Philip Hamilton/Vocalscapes is just that -- a program which, no doubt, will feature choreographies, but where choreographers are not the stars. Peter Boal Dances will, obviously, feature dancing -- and brilliant dancing at that, from this New York City Ballet principal -- but again the choreographers do not even get the lead billing. I almost cannot even begin to address the gravity of this programming and marketing decision without sputtering.

What was the Joyce -- a DANCE theater -- THINKING when it decided to put composer/musicians and ballet stars ahead of choreographers? Did it think about what kind of message this might send, to the dance community and the world at large, that the Joyce Theater could not even find seven choreographer-driven dance companies 'different' enough to merit an audience? Did it think about the message it would send to all the talented and deserving dance companies who could use and would merit the boost of a Joyce berth that, no thank you, we'd prefer to feature a composer/musician and a ballet dancer instead? Did it think about the message this would send to the presenters from around the world who arrive Friday for the annual Arts Presenters (APAP) conference, in search of talented companies to book for their theaters, that in the dance capitol of the world, the leading dance theater, for its marquee dance festival, could not even find seven dance (choreographer-lead) companies worth presenting? The message I get, clear and loud, is that in the eyes of the Joyce Theater, choreographers don't sell tickets.

....Fortunately, the news from New York is not all bleak this week. As many of our choreographer readers know, APAP -- where dance companies from around the U.S. present showcases to presenters from around the nation, with an aim to being booked -- has been a hard nut to crack for financially struggling companies. Representation usually costs money, and being presented at APAP costs money. As a result, some of our most exciting and young companies can't afford to showcase. To serve this constituency and close this gap, this year Zia Artists, in collaboration with City Center, will sponsor High Voltage, a showcase for what Zia calls "diverse...artists with imaginative and fresh choreographic visions," and "new voices in contemporary dance that warrant attention and discussion." It starts at 3:30 p.m. and goes until 6:30 Saturday at City Center Studio 4, and features: Sally Schulling, Snappy Dance Theater, Chris Elam/Misnomer Dance Theater, Pam Tanowitz Dance, Neta Dance Company, Yanira Castro + Company, Eliza Miller Dance Company, Rebecca Lazier/Terrain, Edisa Weeks/Delirious Dance Company, Alexandra Beller, and Patricia Kenny Dance Collection.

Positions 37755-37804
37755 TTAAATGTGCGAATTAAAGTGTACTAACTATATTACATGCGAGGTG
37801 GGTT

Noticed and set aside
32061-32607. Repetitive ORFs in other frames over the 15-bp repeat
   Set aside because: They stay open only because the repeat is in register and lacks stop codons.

On Sunday, same place, from 12:30 p.m. to 4:30, Zia presents its main roster, including: Sharon Estaciio, Kate Fisher & Breezy Berryman, Bill Young & Dancers, Jeanine Durning, Amiel Malale Dance, Johannes Wieland, Paradigm, Janis Brenner & Dancers, Doug Elkins Dance Company, Carolyn Dorfman Dance Company, Battleworks Dance Company, Urban Ballet Theater, Merian Soto Dance & Performance, Darrah Carr Dance, and Kun-Yang Lin & Dancers. Yes, that's our Darrah Carr, but that she's our North American editor or that Zia is an advertiser is not why I'm telling you about all this. We comped the agency the ad, because we believe in what Ken Maldonado and staff are trying to build.

Change happens because you make it happen, dance insider!

To reserve seats at Zia's showcases, please call 212-928-6517. For more info on Zia and its showcases, please click here.